TN Supreme Court Reiterates Definition of “Serious Bodily Injury”

TN Supreme Court Reiterates Definition of “Serious Bodily Injury”


Supreme Court
The Tennessee Supreme Court ruled in a recent opinion, State of Tennessee v. Michael Farmer and Anthony Clark, that a gunshot wound is not necessarily the same thing as a serious bodily injury. The state’s high court clarified the legal standards in an opinion published late last month in the case of two men found guilty of especially aggravated robbery for shooting a man in the leg during a 2008 Memphis robbery.

The victim, Terrell Westbrooks, was shot while trying to flee from the two burglars who burst into an apartment where he and a friend were illegally purchasing prescription painkillers. Westbrooks testified that he did not at first realize he had been shot, a through and through injury that left surprisingly little damage. In fact, Westbrooks said that he was treated at a hospital and released in around an hour.

The opinion, written by Justice Sharon G. Lee, said the prosecutors failed to show that Westbrooks was at risk of dying, lost consciousness or suffered extreme pain, disfigurement or substantial impairment. Those are the standards spelled out in the state statutes that define serious bodily injury. Tenn. Code Ann. § 39-11-106(a)(34) states that  “serious bodily injury” is defined as “bodily injury that involves: (A) A substantial risk of death; (B) Protracted unconsciousness; (C) Extreme physical pain; (D) Protracted or obvious disfigurement; [or] (E) Protracted loss or substantial impairment of a function of a bodily member, organ or mental faculty.”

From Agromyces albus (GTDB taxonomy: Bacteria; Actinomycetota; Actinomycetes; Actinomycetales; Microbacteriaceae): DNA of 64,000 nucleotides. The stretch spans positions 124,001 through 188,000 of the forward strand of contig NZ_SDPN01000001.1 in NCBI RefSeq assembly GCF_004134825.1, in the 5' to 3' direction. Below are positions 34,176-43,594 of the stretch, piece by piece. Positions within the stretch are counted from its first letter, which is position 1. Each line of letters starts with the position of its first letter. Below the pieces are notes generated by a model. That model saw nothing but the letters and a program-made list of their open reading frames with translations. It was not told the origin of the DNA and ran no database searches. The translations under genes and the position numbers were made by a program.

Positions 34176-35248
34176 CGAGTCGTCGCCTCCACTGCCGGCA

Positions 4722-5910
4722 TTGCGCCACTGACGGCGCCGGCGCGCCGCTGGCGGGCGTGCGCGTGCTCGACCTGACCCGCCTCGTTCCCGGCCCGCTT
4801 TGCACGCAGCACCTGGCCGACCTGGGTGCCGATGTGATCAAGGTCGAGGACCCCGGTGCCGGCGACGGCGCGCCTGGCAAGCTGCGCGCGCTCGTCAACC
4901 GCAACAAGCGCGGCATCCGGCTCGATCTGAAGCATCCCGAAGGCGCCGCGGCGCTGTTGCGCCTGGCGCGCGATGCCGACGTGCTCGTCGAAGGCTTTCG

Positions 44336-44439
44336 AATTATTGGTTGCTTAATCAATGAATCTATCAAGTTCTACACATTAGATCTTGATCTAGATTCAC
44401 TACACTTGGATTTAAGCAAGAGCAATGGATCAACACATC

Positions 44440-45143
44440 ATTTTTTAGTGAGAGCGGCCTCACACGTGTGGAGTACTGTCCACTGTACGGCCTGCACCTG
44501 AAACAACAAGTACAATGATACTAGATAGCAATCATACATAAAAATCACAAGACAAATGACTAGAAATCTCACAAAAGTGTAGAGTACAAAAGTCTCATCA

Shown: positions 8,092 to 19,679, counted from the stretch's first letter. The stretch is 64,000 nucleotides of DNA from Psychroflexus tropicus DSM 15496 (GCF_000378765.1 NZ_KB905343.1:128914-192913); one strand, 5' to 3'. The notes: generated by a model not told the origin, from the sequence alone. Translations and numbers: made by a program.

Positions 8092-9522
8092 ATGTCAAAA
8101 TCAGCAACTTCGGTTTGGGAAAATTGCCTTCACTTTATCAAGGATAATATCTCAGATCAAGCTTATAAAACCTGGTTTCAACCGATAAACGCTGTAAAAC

As a result of the failure to demonstrate the statutory definition, the Court threw out the especially aggravated robbery convictions for Anthony Clark and Michael Farmer. It instead ordered the trial court to sentence the two on the much less serious charge of aggravated robbery.

In a concurring opinion, Justice William C. Koch Jr. said the case demonstrated the need for criminal prosecutions going forward to use expert medical testimony when trying to prove serious bodily injury. “We should candidly acknowledge that some injuries which appear bloody and gruesome to laypersons may not have a substantial risk of death, while other injuries that are seemingly benign might, in fact, pose a substantial risk of death.”

To read the full opinion, click here.

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